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Article contents

The date of the Greater Stonehenge Cursus

Published online by Cambridge University Press:  02 January 2015

Julian Thomas
Affiliation:
School of Arts, Histories and Cultures, University of Manchester, Manchester, UK (Email: julian.thomas@manchester.ac.uk)
Peter Marshall
Affiliation:
ARCUS, Sheaf Bank Business Park, Sheffield, UK
Mike Parker Pearson
Affiliation:
Department of Archaeology, University of Sheffield, Sheffield, UK
Joshua Pollard
Affiliation:
Department of Archaeology and Anthropology, University of Bristol, Bristol, UK
Colin Richards
Affiliation:
School of Arts, Histories and Cultures, University of Manchester, Manchester, UK (Email: julian.thomas@manchester.ac.uk)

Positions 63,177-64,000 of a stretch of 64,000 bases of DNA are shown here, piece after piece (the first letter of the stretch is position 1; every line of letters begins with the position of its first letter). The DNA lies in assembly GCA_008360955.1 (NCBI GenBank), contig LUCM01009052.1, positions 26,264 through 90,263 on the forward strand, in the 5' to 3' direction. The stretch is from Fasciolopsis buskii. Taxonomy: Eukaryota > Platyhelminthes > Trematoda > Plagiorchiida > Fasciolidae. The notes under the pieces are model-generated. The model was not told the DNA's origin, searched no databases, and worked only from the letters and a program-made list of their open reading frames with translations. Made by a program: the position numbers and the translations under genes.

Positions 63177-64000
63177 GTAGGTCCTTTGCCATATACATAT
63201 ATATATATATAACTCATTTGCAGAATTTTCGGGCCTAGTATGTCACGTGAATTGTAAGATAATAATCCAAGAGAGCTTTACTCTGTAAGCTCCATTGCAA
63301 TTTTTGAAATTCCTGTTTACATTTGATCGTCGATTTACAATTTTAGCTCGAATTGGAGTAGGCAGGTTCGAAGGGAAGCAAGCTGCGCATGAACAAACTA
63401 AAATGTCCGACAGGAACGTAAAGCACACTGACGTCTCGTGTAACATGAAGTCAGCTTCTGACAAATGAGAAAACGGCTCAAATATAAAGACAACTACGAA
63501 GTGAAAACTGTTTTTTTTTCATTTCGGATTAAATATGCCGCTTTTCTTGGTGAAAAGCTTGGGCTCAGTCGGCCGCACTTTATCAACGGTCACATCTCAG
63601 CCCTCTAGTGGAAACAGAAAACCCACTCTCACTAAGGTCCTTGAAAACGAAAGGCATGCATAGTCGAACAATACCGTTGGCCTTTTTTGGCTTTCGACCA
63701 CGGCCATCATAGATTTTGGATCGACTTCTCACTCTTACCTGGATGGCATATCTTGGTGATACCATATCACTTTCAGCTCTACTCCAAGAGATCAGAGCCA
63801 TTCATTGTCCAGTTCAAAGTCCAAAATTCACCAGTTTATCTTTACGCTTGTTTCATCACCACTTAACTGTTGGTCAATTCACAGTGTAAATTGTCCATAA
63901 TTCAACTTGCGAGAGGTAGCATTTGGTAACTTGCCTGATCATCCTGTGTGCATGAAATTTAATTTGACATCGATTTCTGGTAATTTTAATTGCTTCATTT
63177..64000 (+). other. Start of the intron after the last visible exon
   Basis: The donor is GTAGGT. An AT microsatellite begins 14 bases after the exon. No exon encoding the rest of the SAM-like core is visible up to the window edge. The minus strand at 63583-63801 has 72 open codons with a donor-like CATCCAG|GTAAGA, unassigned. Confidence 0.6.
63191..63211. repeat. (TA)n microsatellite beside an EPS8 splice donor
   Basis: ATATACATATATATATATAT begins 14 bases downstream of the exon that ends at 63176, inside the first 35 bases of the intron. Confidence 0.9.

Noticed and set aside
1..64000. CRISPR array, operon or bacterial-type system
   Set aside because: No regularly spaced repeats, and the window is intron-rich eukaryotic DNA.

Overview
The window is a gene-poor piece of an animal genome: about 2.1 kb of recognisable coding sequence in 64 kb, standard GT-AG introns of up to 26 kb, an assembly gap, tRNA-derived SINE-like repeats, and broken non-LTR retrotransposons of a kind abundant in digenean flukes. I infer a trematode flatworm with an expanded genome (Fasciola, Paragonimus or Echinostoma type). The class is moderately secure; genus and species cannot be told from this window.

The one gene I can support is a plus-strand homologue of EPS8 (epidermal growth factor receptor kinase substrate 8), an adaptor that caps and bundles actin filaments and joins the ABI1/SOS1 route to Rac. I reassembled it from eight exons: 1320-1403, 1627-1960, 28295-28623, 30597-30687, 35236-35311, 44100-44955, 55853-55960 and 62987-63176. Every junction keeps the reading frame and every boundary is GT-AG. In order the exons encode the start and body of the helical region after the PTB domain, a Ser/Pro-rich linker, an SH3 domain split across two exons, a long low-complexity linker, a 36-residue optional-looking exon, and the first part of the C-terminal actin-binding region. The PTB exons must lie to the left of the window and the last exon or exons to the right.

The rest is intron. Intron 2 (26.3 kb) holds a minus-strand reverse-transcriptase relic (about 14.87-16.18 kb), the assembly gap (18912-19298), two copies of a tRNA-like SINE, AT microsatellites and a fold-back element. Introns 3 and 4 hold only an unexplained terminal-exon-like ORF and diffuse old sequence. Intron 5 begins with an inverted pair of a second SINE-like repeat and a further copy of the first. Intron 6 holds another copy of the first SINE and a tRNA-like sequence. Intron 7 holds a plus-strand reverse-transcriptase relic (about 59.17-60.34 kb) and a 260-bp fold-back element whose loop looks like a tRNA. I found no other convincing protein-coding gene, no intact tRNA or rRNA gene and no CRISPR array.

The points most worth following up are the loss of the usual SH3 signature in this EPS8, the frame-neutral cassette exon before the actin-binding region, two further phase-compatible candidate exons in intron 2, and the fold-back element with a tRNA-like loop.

Chris Tilley
Affiliation:
Department of Anthropology, University College London, London, UK
Kate Welham
Affiliation:
School of Conservation Sciences, University of Bournemouth, Bournemouth, UK

Abstract

The Greater Cursus – 3km long and just north of Stonehenge – had been dated by a red deer antler found in its ditch in the 1940s to 2890-2460 BC. New excavations by the authors found another antler in a much tighter context, and dating a millennium earlier. It appears that the colossal cursus had already marked out the landscape before Stonehenge was erected. At that time or soon after, its lines were re-emphasised, perhaps with a row of posts in pits. So grows the subtlety of the discourse of monuments in this world heritage site.

Type
Research
Copyright
Copyright © Antiquity Publications Ltd 2009

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